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J Chin Med Assoc. 2004 Jun;67(6):281-6.

Effect of peer review and trial of labor on lowering cesarean section rates.

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Department of Obstetrics and Gynecology, Taipei Veterans General Hospital, Taipei, Taiwan, ROC.



In an attempt to lower cesarean section rates, a cesarean surveillance system and a selective trial of labor were introduced in a tertiary hospital in Taiwan.


From 1997 to 2000, 2 physicians were appointed as consultants for the pre-cesarean surveillance, and a trial of labor after a cesarean section was employed concurrently. We organized a weekly departmental Cesarean Indication Conference on Mondays. Comparisons of the cesarean rates between 1993-96 and 1997-2000 were made using the chi-square test. Comparisons of the proportion of overall cesarean sections contributed by each indication for both 1993 and 2000 were also made by chi-square test.


A comparison of the 4-year periods before and after 1997 showed that the total cesarean rate had decreased from 37.0 to 30.7% (p < 0.001), primary cesarean rate from 21.3 to 17.8% (p < 0.001), and repeat cesarean rate from 15.7 to 12.9% (p < 0.001). No uterine rupture occurred. Among the 54 indications for primary cesareans, compared between 1993 and 2000, the proportion rates for dystocia, fetal distress, preeclampsia, induction failure, gestational diabetes, and elderly primigravidahad decreased substantially.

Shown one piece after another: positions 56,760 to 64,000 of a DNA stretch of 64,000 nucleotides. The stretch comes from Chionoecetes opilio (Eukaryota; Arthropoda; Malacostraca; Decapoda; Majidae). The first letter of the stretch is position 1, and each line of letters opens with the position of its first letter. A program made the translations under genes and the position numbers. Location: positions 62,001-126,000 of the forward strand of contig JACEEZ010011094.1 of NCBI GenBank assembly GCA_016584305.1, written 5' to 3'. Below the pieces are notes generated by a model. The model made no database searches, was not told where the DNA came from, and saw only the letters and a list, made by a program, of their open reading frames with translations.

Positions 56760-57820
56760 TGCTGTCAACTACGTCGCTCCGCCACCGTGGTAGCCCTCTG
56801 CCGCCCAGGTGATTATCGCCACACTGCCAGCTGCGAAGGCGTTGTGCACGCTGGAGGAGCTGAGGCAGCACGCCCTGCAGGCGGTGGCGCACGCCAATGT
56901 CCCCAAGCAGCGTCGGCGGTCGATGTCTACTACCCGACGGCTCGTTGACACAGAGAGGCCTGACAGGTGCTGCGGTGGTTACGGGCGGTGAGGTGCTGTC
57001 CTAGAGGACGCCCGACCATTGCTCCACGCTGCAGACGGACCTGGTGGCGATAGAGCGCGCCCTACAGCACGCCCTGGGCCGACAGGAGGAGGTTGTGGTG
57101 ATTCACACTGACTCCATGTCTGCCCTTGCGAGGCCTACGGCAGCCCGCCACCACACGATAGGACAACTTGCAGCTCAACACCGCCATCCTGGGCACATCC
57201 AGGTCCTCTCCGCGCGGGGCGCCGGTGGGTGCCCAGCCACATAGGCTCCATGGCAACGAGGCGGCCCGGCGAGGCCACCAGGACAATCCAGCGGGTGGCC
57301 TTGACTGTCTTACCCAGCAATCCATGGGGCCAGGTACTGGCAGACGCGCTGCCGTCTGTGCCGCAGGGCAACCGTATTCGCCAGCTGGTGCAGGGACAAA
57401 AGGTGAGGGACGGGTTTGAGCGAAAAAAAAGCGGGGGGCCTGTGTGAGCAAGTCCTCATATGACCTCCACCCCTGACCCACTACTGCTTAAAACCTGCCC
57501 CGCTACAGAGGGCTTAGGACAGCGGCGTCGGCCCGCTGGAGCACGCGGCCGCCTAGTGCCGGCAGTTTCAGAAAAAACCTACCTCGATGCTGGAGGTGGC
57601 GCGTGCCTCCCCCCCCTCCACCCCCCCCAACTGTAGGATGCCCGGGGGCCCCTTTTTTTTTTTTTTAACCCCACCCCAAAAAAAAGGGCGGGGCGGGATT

The efficient way to lower the repeat cesarean rate is trial of labor, and the way to reduce the number of primary cesareans is in practicing of the guidelines for various indications. The cesarean surveillance system can solidify these guidelines, leading to a lower cesarean rate and an avoidance of inappropriate indications.

[Indexed for MEDLINE]

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